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Parishes mark Feast of St. Francis with blessing of the animals

Franciscan Father Dennis Wheatley, pastor of Sacred Heart Parish in Waltham poses with parishioners and their pets after blessing them Oct. 6. Pilot photo/courtesy Sacred Heart Parish

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WALTHAM -- The old saying that a man's best friend is his dog could in many cases equally be applied to cats, turtles, fish or guinea pigs.

That special relationship of people to their pets was celebrated at a number of parishes throughout the archdiocese this week with a special blessing of the animals held around the Feast of St. Francis of Assisi, Oct. 4. Parishes hold such blessings to recognize the special connection of St. Francis to animals as part of creation given over to the care of humanity by God.

Many parishes held the blessings outside, but some allowed animals inside the church with restrictions regarding the most sacred areas of the church. In the case of Sacred Heart Parish in Waltham, pet owners and pets came inside to avoid the rain Oct. 6.

"It is a way of sharing St. Francis and his love of creatures, and the love of pets, and the environment with the parishioners, the adults and the kids," said Franciscan Father Dennis Wheatley, the pastor of Sacred Heart.

At Sacred Heart, some children also brought stuffed animals for the blessing.

"Since they may not have a living breathing animal, their special pet, their special cuddly thing, is also being blessed," Father Wheatley said.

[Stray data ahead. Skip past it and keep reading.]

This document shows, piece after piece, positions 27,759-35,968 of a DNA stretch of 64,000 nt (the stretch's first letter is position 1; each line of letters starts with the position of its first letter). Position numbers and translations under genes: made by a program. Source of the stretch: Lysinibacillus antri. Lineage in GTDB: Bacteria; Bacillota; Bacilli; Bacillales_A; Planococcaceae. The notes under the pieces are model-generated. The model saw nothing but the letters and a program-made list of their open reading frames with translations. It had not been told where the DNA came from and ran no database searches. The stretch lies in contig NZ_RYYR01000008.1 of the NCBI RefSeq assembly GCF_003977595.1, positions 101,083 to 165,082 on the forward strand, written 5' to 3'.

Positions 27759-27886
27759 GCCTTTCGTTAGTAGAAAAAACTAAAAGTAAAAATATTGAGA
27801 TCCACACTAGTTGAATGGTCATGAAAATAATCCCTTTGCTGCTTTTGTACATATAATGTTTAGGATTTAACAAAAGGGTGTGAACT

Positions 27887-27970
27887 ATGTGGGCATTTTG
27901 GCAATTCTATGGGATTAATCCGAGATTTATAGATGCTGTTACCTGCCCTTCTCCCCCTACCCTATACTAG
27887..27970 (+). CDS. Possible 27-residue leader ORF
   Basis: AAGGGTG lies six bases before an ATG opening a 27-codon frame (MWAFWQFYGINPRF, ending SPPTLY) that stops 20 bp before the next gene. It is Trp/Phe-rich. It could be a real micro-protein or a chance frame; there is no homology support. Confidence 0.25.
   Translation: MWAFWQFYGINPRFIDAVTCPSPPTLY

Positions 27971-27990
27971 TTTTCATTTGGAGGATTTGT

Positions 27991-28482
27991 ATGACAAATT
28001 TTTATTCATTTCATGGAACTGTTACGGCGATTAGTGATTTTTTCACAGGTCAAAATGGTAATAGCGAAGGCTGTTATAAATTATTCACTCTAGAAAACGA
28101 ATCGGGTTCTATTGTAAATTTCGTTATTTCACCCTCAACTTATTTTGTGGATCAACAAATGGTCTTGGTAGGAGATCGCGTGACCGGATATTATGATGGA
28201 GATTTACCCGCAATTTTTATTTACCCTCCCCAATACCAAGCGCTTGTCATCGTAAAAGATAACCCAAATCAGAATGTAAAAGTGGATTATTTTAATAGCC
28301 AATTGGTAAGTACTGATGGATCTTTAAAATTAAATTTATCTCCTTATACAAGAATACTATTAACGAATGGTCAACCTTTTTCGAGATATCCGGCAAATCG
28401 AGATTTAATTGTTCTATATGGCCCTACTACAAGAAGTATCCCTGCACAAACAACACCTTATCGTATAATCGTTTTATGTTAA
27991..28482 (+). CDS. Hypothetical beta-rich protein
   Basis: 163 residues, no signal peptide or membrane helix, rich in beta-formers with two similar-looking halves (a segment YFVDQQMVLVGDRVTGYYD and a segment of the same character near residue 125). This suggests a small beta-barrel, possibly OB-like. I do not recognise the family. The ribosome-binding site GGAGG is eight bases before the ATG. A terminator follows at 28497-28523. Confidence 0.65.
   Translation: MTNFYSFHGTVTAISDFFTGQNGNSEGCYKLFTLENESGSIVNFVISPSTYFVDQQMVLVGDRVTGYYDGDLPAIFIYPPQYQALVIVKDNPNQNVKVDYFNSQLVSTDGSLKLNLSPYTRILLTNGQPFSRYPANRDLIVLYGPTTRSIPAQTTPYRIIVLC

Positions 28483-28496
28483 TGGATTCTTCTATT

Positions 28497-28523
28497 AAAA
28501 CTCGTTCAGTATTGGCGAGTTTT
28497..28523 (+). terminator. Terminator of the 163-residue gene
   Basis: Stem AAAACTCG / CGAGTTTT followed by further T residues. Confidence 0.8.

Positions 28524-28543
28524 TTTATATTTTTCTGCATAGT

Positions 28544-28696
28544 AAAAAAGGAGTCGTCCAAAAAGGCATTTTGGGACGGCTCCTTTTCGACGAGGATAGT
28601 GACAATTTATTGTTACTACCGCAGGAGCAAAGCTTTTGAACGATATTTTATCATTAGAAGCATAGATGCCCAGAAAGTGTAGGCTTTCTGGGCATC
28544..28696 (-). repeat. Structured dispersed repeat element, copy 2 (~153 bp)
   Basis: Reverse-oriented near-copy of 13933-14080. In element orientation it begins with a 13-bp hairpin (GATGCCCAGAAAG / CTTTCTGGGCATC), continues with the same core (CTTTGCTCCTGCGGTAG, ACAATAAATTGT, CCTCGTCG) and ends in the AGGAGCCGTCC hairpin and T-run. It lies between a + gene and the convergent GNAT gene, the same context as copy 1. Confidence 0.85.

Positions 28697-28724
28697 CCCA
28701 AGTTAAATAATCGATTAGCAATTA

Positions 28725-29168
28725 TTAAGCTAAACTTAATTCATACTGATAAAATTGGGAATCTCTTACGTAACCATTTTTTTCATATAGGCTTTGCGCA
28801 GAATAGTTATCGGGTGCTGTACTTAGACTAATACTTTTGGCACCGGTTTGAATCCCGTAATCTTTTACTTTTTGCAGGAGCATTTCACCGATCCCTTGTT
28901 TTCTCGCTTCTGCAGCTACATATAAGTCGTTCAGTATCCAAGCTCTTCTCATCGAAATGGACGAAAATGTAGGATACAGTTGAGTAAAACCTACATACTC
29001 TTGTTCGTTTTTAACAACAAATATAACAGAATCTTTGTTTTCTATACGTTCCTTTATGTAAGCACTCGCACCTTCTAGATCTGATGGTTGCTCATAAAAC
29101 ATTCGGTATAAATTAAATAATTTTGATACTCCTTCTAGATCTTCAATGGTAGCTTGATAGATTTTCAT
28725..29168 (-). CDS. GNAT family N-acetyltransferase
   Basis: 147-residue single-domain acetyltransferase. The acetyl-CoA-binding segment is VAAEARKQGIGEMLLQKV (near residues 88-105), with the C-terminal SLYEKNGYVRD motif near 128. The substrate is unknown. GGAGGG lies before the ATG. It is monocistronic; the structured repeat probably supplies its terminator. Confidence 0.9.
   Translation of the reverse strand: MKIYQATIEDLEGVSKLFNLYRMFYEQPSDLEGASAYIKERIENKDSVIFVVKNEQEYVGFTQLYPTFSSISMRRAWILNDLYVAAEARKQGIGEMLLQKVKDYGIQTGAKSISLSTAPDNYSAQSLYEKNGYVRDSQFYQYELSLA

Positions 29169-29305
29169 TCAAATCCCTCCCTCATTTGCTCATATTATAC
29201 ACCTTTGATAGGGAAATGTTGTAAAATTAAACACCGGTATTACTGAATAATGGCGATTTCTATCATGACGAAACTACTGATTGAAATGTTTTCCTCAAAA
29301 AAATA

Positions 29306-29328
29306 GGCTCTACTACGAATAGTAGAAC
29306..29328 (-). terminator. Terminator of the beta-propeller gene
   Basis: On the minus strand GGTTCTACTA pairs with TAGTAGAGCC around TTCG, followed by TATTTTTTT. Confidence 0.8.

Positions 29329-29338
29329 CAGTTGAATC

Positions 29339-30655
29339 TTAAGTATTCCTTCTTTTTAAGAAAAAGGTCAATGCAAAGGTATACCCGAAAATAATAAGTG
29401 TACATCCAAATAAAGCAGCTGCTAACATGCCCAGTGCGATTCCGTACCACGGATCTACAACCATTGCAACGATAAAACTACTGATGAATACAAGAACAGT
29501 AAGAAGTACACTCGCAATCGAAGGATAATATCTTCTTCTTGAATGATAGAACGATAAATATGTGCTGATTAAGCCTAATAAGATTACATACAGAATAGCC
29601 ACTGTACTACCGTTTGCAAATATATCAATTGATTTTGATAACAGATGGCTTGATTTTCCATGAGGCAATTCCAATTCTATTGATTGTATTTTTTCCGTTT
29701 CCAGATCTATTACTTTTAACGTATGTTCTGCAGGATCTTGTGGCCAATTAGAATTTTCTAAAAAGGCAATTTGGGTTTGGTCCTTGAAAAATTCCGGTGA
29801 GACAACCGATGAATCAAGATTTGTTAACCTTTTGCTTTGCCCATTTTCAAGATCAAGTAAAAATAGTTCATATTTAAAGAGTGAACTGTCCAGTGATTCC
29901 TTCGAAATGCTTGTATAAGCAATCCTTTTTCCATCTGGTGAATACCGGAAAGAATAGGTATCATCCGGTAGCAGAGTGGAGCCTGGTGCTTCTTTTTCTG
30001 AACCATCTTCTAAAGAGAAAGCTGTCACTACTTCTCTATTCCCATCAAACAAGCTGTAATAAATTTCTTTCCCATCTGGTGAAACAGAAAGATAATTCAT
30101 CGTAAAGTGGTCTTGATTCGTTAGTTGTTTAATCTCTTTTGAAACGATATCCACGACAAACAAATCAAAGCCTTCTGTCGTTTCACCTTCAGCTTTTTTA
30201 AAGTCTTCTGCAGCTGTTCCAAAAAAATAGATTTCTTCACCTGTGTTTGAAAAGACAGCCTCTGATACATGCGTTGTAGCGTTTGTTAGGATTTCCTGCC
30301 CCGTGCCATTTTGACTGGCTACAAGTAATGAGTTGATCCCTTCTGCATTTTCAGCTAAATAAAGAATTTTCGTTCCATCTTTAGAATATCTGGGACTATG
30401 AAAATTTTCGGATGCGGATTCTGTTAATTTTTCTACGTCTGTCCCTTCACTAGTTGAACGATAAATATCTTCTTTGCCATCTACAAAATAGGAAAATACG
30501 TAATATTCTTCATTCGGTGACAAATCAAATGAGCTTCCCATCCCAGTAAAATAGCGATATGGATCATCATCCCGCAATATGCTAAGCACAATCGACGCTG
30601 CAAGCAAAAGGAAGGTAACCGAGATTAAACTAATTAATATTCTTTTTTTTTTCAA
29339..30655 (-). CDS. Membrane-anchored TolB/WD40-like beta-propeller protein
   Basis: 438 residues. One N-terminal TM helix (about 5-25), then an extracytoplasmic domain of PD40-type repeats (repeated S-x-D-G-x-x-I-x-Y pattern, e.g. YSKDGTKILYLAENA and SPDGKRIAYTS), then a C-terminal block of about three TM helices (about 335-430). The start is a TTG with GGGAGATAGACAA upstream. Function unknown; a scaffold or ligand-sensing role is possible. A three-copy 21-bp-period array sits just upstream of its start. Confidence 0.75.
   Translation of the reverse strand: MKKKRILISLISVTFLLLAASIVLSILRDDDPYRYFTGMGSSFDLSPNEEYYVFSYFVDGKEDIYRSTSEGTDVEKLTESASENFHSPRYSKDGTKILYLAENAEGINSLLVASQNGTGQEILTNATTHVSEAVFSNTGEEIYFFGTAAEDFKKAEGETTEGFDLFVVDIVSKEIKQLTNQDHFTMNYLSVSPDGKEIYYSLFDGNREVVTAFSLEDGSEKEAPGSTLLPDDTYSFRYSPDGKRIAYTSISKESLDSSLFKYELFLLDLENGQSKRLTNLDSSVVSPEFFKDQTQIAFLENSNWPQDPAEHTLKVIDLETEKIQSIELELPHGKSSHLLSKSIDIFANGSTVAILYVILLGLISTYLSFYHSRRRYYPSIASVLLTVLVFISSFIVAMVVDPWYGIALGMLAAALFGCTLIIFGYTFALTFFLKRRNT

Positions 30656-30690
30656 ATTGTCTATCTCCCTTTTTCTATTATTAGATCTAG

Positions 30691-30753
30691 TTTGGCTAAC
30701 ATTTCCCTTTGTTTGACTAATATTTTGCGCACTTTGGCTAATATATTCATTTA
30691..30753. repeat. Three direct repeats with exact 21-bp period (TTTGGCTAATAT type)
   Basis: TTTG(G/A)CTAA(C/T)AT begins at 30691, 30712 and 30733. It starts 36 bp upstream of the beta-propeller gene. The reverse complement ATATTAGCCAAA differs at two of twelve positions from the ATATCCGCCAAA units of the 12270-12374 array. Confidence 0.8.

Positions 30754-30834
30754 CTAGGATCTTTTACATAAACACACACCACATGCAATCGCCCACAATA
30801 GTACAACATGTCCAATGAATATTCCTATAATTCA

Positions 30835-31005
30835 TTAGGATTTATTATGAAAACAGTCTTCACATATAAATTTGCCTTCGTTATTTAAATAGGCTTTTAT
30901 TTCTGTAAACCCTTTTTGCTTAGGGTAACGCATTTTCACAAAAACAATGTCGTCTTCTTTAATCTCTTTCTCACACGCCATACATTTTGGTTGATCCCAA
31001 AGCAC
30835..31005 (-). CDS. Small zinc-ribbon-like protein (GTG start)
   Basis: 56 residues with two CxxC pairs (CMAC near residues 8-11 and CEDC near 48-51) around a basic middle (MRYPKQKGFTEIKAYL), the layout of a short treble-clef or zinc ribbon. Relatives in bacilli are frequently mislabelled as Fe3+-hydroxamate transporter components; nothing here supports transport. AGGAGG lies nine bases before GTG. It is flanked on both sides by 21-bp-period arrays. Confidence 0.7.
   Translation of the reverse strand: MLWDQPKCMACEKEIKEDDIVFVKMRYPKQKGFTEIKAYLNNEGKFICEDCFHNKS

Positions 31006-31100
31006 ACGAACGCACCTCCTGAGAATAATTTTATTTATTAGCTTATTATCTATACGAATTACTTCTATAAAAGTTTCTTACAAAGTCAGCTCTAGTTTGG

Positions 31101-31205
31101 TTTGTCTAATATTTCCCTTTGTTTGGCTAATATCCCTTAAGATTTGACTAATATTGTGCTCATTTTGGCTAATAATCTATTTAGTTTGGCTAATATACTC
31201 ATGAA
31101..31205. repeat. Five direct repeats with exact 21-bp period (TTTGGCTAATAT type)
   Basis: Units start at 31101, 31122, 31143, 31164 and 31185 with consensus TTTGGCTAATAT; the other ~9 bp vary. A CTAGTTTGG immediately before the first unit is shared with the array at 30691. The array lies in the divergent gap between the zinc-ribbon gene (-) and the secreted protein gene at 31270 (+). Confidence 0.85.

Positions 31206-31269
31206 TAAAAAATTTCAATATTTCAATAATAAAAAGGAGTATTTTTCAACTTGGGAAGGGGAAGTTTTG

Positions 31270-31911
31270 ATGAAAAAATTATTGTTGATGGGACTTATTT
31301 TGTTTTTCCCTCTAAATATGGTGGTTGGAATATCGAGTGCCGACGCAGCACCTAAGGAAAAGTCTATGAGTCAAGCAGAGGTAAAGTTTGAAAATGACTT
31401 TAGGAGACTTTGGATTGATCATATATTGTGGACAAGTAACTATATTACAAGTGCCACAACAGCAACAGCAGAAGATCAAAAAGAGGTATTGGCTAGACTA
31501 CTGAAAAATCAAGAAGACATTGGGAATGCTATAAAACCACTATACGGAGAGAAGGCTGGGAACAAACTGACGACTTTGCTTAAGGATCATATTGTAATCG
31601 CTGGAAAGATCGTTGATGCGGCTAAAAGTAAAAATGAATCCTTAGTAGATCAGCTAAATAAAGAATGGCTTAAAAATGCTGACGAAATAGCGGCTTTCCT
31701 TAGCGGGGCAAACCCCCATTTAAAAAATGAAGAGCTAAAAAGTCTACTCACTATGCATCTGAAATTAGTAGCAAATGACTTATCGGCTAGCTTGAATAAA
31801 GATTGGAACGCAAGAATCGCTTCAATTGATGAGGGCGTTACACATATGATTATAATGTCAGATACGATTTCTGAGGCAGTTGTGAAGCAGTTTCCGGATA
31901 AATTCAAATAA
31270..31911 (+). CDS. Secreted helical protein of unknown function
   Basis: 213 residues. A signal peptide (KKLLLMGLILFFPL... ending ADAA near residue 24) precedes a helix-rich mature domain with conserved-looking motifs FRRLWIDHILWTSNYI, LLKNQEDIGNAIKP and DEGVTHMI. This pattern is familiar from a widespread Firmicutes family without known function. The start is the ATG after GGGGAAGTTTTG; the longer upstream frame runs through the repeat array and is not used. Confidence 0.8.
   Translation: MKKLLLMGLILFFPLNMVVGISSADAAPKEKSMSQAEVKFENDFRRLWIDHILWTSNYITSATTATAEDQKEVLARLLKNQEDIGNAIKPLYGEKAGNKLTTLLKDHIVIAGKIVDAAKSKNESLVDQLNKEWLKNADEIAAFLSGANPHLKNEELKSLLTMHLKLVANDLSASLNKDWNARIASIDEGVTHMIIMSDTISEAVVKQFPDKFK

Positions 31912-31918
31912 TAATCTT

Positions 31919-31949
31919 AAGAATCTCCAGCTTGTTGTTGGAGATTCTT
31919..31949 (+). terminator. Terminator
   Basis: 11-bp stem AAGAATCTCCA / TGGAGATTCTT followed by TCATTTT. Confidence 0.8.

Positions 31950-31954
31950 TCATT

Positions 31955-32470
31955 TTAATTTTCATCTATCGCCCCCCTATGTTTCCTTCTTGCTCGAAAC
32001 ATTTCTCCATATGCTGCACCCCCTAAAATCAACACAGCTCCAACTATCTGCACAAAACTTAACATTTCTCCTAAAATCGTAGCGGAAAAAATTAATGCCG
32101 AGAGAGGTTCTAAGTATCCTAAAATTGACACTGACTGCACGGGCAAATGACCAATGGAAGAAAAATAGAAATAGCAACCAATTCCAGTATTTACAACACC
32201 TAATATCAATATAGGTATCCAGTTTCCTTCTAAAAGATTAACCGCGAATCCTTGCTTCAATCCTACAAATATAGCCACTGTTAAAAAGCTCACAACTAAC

Father Wheatley said the tradition spread beyond Franciscan communities over the years, while maintaining a Franciscan root.

"The blessing has been a long-standing tradition with all of the Franciscan friars and all of the different families of friars. It goes back to St. Francis of Assisi, when he was starting his ministry," Father Wheatley said.

Stories of St. Francis demonstrate his affinity for animals as part of God's creation.

In one story the saint tamed a wolf that had been terrorizing a small village. When confronted by the saint, the wolf presented its paw as it pledged to change its ravenous ways. In another story, St. Francis and some of his early followers gave up the shelter of a small hovel to accommodate a donkey.

"I think it is wonderful that our pope took the name of Francis," Father Wheatley said.

"He is a great, great man and he is going to spread the love of Francis for all of God's creatures and to all people. That's a wonderful thing, that I think he is being very pastoral with that," he said.

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